Stephen Meuse’s stellar review of Domaine Marcel Deiss in the Boston Globe points not only to the care and finesse with which Mathieu Deiss and his father, Jean-Michel, make their handful of Premier and Grand Cru wines, but the extraordinary lengths they go in creating a transparent vision of their vineyards.
“If you’ve never encountered the wines of Domaine Marcel Deiss, you needn’t be embarrassed…You’re most likely to discover a Deiss wine at a restaurant wherethe presence of one or two is enough to tip you off that someone is taking the wine list very seriously indeed — and isn’t afraid to step off the well-worn path in pursuit of something extraordinary.
“The family markets some varietal wines, but their top wines are all ‘field blends,’ meaning wine made from some or all of these varietals, planted together in a single vineyard, then harvested, pressed, and fermented en masse.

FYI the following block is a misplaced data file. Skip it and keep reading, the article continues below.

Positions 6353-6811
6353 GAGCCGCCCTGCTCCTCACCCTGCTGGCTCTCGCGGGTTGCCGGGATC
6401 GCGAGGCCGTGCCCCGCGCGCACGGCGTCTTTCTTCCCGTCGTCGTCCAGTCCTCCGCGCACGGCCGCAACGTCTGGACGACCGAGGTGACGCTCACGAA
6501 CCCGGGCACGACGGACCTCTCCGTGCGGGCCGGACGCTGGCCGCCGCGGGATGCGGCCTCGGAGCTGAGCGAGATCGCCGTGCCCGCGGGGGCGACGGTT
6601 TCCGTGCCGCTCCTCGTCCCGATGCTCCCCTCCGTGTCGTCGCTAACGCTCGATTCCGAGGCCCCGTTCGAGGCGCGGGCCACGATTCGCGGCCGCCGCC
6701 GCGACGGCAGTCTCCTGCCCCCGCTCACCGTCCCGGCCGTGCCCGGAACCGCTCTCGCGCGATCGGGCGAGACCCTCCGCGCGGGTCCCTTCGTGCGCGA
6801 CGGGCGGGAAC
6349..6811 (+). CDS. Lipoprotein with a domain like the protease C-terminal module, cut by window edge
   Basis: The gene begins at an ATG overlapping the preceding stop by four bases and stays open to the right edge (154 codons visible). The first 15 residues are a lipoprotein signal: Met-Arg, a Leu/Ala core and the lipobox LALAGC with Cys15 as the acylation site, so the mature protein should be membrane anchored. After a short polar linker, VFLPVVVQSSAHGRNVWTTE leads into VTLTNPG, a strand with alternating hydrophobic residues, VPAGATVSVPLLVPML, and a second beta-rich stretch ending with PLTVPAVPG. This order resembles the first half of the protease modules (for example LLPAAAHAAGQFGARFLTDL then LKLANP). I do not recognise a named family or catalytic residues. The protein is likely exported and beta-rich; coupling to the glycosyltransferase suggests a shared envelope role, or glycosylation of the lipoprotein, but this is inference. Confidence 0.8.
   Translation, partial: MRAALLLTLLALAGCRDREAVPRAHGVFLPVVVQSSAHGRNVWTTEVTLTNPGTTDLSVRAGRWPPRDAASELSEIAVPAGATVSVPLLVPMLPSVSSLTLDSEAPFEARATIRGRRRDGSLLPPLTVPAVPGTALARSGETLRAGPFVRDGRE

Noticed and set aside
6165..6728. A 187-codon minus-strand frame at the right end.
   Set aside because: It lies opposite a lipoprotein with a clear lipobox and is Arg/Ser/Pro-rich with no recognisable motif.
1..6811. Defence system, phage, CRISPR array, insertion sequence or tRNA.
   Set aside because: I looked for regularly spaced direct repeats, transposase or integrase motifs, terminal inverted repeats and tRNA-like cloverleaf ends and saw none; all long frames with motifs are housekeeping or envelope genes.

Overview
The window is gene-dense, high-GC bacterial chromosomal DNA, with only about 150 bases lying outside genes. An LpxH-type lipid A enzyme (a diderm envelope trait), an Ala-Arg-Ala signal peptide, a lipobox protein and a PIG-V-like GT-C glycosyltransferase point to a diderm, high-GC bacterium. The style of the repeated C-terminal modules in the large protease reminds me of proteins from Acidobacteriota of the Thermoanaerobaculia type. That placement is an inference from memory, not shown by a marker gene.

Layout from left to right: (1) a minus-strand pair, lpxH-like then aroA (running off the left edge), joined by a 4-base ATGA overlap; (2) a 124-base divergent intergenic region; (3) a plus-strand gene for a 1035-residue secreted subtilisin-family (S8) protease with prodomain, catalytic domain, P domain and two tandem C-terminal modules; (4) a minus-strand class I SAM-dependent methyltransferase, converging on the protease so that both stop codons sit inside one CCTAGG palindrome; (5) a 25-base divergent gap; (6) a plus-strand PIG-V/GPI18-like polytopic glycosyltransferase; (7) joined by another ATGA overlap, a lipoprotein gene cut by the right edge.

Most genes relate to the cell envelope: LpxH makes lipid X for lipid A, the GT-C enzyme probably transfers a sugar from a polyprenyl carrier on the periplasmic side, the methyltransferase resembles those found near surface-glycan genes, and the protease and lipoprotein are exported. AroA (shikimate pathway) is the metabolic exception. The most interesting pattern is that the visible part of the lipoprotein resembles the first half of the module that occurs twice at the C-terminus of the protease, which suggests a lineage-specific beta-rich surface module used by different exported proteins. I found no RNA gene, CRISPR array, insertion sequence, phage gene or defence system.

“Complantation, as it’s called in French, is traditional in Alsace, but it’s been largely abandoned during the last fifty years in favor of the one vineyard-one varietal model.
Since the wines are all spectacularly delicious, showing a finesse, balance, and a kind of chromatic richness that can only be wondered at, you may assume that field blending was undertaken with just this end in mind — but it’s more complicated than that.
Chez Deiss, complantation is a means of demonstrating the power of certain exceptionally talented vineyards to shape the character of the wine produced from them, regardless of what varietals are in play. In this schema, riesling and pinot gris (for example) are little more than the stationery upon which messages in the language of Englegarten, Grasberg, Mambourg, etc. are imprinted. It’s the message that matters, not the paper.”
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